Coordination is the key to making projects work

The big question on some difficult projects is: Who is responsible for the final coordination during installation? The answer is not always an easy one, especially if we are dealing with a job that involves an unusual amount of restraints and multiple prime contracts. Recently I started on a hospital renovation project, which will serve as a good example. Thankfully, this project will have a single

The big question on some difficult projects is: Who is responsible for the final coordination during installation?

The answer is not always an easy one, especially if we are dealing with a job that involves an unusual amount of restraints and multiple prime contracts. Recently I started on a hospital renovation project, which will serve as a good example. Thankfully, this project will have a single prime contractor with subcontractors, but that only helps a little.

The floor-to-floor height on both the floor we are working on and the floor below are 10 ft., 8 in. That may be normal under certain circumstances but this building is constructed with concrete 18 in. deep and has beams in both directions.

That leaves about 9 ft. of clear space below the structure to run all of the utilities for mechanical, electrical, plumbing, medical gas and fire protection.

When dealing with a hospital and all of the various services commonly found on a nursing floor, 12 in. is not much space.

Engineers such as myself try to coordinate the drawings between the trades as best we can so that the contractor has an accurate idea of the scope of work during bidding and few surprises arise during construction. However, conditions will always be concealed above existing ceilings and in walls, and we have no way of knowing about them until demolition begins.

I know that as we start construction on this job, there are going to be items which have been changed over the years or which are not installed as shown on the existing drawings. These are normal coordination issues that we deal with on a regular basis.

But with all the efforts we are putting into the design of the project, it will still require a team effort to transform the design shown on the drawings into an installation that will function properly and meet the needs of the building owner.

With only 12 in. of “normal” ceiling space (there are soffits strategically placed), the piping cannot cross the major runs of ductwork. We are not only talking about the plumbing but all of the piping serving this floor.

In addition, on the floor below (which, if you remember, has the same height limitations) the plumbing serving the floor above has to be coordinated with the existing ductwork. The ductwork adds to the cost of the project because it has to be taken down and reinstalled after the plumbing is installed. So, who is responsible for the coordination?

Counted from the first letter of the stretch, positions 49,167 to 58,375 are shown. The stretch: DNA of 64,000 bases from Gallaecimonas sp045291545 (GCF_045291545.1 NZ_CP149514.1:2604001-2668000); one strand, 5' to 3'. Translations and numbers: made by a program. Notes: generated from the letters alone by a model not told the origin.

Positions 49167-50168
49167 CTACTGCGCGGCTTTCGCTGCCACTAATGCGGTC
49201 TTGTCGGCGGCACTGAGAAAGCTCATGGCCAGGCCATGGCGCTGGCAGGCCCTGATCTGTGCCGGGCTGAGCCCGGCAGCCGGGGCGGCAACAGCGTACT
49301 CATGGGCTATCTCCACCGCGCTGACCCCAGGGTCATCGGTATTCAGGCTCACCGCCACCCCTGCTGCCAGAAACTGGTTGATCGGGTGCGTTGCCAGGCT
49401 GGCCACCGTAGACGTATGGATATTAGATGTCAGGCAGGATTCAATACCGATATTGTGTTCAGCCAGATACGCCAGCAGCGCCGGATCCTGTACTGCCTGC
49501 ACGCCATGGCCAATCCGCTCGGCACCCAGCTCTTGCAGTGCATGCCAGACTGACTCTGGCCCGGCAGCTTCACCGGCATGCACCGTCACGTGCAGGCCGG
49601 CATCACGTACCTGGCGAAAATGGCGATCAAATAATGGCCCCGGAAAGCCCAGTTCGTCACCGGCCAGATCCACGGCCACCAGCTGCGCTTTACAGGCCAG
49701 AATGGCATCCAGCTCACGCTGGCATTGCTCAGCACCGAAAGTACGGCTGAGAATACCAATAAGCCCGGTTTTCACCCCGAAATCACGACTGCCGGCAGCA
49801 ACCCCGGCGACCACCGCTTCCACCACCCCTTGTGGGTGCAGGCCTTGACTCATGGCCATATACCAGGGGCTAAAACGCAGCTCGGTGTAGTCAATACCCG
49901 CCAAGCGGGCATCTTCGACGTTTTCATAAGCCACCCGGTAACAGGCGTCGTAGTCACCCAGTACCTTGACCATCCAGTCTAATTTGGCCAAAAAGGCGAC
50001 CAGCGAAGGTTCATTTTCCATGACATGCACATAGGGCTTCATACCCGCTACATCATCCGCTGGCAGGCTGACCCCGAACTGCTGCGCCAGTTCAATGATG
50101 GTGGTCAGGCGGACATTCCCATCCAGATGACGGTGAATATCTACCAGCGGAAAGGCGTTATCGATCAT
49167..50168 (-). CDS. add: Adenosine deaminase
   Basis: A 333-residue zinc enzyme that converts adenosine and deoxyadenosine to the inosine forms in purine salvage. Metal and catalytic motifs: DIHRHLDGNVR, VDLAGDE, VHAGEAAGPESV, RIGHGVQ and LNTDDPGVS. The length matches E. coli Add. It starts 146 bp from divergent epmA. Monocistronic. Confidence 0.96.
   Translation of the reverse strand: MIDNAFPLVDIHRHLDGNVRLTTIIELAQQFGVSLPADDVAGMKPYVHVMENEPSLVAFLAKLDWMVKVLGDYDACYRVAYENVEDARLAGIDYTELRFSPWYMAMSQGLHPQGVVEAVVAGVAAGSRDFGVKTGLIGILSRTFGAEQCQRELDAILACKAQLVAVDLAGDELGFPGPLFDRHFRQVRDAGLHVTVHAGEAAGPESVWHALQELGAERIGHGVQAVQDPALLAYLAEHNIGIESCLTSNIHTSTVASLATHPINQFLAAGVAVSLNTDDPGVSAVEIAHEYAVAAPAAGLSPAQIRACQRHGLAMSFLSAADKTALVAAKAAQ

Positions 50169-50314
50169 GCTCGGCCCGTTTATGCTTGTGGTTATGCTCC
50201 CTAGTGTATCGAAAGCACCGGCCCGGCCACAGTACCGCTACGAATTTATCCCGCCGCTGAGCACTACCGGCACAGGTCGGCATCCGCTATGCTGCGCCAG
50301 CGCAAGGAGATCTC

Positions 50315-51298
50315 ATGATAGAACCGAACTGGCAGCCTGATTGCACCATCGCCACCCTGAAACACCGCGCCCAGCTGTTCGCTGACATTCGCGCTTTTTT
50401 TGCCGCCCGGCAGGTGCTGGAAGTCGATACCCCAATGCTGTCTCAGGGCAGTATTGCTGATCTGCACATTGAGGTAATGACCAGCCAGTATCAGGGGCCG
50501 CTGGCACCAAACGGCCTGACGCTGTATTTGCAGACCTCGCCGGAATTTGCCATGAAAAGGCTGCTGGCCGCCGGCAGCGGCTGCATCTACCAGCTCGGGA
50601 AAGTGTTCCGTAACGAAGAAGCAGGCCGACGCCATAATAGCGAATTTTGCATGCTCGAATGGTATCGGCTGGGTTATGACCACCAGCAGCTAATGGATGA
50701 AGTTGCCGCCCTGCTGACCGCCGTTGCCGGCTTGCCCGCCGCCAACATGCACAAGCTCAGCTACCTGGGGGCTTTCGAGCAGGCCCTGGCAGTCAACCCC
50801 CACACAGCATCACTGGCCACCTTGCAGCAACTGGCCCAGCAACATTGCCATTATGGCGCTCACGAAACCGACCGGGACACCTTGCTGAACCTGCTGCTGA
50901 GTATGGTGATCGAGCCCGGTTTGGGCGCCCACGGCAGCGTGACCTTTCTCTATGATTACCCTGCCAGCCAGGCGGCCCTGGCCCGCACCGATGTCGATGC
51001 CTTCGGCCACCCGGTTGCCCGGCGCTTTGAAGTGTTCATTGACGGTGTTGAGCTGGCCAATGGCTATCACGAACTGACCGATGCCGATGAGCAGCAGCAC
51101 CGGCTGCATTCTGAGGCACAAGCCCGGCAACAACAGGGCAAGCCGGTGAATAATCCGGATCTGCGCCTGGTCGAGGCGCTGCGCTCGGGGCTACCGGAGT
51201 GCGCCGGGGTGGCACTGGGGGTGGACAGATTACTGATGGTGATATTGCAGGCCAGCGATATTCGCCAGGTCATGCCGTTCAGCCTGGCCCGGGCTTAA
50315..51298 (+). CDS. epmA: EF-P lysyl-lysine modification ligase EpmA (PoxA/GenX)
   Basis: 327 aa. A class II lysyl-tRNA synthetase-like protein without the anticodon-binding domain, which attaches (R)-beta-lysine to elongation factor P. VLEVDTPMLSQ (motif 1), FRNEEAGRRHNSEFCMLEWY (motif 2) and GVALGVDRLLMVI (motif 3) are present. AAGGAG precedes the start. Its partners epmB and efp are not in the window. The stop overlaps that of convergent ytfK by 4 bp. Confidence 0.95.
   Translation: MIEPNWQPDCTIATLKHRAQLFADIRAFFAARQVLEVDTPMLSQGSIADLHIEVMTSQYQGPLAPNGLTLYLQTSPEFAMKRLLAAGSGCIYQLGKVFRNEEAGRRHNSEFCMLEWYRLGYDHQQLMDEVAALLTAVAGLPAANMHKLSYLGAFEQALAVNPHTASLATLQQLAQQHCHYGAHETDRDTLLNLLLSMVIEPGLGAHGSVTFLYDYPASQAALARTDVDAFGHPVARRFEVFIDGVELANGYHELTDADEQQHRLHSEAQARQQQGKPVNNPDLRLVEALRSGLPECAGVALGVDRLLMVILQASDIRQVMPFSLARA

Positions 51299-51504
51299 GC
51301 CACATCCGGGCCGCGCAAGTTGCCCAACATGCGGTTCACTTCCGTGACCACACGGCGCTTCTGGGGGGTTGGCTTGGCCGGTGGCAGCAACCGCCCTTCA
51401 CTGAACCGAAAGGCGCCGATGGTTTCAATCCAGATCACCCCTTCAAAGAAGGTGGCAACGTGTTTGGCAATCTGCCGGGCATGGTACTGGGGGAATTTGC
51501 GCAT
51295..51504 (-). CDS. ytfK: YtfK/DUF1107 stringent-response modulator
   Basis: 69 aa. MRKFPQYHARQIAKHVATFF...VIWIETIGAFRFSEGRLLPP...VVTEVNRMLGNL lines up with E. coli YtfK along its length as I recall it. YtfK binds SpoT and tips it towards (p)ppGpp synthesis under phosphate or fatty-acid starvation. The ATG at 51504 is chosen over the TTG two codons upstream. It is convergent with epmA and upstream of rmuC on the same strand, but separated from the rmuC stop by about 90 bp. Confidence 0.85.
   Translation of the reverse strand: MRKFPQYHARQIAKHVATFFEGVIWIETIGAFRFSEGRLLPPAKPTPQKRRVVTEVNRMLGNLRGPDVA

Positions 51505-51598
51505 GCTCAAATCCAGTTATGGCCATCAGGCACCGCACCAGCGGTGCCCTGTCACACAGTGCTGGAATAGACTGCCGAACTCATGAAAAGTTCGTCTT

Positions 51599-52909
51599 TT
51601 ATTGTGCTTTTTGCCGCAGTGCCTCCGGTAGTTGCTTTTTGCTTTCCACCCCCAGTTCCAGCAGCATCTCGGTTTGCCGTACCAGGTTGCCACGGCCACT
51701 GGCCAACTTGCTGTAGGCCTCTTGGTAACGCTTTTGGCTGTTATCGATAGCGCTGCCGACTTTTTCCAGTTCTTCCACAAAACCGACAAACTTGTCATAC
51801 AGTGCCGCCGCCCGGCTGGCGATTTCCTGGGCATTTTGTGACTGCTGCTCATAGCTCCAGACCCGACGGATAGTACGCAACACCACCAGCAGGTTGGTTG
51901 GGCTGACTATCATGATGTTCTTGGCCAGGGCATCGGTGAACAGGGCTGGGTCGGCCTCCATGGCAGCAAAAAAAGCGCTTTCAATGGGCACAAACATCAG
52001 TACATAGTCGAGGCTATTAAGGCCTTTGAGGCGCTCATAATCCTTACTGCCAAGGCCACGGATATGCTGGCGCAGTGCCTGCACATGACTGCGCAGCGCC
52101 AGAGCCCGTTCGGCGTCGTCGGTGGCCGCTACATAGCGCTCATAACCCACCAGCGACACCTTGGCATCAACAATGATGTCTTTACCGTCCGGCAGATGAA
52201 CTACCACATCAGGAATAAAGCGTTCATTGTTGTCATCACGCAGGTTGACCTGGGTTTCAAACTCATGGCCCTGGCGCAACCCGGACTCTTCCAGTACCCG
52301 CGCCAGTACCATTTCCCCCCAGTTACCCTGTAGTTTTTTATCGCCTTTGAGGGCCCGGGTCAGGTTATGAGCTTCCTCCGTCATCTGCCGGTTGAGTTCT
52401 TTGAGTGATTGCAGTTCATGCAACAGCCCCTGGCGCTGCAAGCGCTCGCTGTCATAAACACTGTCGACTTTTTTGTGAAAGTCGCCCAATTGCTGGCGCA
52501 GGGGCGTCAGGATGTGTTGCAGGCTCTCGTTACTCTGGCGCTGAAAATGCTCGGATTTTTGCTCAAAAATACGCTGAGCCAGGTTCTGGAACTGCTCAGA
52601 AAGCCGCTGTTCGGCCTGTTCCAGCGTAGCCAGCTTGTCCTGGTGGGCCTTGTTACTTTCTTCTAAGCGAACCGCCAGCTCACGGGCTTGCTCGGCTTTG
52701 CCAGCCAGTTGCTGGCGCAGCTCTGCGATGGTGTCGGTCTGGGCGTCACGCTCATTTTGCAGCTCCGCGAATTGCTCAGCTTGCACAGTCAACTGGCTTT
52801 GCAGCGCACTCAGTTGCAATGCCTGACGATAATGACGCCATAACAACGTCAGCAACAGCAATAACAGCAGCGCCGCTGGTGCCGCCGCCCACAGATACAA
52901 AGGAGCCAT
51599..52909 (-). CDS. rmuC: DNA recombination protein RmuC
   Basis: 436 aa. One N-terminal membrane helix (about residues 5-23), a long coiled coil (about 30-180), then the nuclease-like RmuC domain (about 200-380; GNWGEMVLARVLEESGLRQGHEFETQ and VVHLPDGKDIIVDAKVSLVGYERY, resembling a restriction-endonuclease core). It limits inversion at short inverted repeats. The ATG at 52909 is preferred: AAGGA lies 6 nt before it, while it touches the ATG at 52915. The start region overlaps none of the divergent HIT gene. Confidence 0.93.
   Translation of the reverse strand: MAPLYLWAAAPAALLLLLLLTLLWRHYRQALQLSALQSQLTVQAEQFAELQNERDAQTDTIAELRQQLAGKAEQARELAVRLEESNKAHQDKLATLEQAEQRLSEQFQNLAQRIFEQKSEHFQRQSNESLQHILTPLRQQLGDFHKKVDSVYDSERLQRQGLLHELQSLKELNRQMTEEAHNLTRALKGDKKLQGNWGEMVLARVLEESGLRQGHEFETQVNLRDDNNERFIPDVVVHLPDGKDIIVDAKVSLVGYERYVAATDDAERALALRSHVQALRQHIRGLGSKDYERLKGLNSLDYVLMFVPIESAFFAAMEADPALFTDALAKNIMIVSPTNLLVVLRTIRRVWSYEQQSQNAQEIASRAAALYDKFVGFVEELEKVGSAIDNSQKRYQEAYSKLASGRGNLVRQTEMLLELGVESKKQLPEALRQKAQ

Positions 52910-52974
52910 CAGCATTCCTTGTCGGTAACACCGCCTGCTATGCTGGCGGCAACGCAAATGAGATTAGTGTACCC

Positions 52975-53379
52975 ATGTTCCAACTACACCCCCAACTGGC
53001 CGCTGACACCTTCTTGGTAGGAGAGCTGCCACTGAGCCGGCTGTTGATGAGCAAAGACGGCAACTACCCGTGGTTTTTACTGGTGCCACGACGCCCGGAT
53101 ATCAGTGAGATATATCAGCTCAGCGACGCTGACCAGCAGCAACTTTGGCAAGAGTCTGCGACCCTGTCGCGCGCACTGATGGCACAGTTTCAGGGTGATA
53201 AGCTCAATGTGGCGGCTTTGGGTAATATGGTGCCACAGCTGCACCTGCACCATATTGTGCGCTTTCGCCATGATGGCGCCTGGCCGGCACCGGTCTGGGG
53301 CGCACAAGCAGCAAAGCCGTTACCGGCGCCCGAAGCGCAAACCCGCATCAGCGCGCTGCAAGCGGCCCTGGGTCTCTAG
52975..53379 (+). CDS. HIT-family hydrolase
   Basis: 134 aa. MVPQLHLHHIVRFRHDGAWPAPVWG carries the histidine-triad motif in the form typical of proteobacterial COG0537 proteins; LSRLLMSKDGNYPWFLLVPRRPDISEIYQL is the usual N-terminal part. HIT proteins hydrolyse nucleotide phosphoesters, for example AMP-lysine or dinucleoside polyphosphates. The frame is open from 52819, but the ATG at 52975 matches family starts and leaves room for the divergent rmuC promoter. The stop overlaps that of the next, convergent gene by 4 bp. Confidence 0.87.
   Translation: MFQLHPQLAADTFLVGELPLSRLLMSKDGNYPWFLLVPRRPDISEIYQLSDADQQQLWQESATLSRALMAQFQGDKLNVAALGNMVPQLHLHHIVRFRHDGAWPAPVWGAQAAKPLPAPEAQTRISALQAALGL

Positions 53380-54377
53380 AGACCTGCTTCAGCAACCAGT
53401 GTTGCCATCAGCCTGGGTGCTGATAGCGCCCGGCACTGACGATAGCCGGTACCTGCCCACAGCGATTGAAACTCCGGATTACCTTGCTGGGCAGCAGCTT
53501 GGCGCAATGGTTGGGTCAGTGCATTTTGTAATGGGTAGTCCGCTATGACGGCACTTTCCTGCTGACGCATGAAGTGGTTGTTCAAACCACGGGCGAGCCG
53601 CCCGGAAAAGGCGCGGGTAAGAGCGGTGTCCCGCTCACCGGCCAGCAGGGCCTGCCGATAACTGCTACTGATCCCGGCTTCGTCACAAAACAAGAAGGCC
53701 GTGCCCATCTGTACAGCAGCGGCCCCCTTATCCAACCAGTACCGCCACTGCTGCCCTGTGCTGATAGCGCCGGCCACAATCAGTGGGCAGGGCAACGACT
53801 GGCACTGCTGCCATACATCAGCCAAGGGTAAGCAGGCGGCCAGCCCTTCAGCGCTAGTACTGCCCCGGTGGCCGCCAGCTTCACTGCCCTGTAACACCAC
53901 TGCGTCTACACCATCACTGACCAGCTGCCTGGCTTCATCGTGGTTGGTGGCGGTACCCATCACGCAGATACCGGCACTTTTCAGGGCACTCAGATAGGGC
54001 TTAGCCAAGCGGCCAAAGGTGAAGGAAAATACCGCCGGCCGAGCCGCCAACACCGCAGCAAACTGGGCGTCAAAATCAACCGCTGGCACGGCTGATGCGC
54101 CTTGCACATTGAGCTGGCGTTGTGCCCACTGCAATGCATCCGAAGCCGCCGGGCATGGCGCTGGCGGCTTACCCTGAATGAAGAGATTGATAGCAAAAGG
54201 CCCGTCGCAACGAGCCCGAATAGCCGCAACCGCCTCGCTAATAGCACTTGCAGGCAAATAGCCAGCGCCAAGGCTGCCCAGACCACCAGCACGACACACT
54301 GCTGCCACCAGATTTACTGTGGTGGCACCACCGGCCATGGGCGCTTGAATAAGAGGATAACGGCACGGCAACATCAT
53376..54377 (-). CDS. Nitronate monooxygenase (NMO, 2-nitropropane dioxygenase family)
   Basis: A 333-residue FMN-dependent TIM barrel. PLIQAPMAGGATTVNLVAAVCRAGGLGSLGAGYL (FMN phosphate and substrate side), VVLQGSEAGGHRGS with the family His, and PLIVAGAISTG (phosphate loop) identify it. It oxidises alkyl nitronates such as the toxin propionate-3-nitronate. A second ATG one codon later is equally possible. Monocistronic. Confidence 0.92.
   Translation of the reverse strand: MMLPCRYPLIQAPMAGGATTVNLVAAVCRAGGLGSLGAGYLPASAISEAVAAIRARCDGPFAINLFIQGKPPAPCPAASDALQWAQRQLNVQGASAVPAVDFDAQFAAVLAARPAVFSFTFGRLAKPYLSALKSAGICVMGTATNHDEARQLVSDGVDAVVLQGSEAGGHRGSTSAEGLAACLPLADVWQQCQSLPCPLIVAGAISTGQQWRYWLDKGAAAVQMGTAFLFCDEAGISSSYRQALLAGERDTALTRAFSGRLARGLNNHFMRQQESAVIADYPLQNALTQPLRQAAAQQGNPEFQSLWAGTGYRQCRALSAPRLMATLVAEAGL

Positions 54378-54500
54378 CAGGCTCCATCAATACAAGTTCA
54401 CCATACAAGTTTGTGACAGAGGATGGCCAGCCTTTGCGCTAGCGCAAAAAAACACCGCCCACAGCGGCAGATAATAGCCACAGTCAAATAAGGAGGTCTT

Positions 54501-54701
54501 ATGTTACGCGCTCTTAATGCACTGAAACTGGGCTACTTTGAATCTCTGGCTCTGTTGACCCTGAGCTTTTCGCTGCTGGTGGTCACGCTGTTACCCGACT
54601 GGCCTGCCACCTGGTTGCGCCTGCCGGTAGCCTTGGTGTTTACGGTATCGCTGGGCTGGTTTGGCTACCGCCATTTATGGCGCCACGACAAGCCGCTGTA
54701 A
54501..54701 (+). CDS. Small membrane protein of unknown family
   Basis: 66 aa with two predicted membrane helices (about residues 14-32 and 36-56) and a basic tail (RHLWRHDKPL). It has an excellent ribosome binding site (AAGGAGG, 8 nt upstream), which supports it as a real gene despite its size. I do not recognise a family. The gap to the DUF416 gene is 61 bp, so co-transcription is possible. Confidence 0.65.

The answer seems too simple in the times in which we live. We are all responsible for coordination. The only chance this project has for staying within budget and on schedule is through everyone working together. Each person involved, whether it is the architect, engineer, owner, general or any of the subcontractors, is responsible for coordination of its work.

Can it be done given the constraints listed above? I hope so, but we will have to wait and see since by the time you read this the project will be just going out for bid. I know the efforts we have put into the design. I am confident we can work out all of the coordination issues without having to go to extremes. What can you do as a contractor to provide input to the coordination process? Too many times I have been involved in coordination meetings when, for some reason or another, one of the contractors has not been able to attend. These meetings are important for some buildings and absolutely crucial to others. Have the right person attend the meetings. Send someone who understands the systems being installed and what space is required. Send someone with the authority to agree to any modifications when they are necessary.

Being flexible about the systems is also important. I know we like to protect our little part of the world and sometimes we are not as flexible as we need to be to get the job done. I am as guilty of this as anyone.

Watch your shop drawings and the dimensional characteristics of the equipment being submitted. Dimensions change from manufacturer to manufacturer. Sometimes the only equipment that will fit is the one that was used in the design, and it may not have the lowest cost. Think about this during bidding. Materials can have an impact. Piping especially can change dimensionally depending on what is being installed.

Do what you can to help the process. If you happen to be the successful bidder on the job I am designing now, I look forward to an interesting process.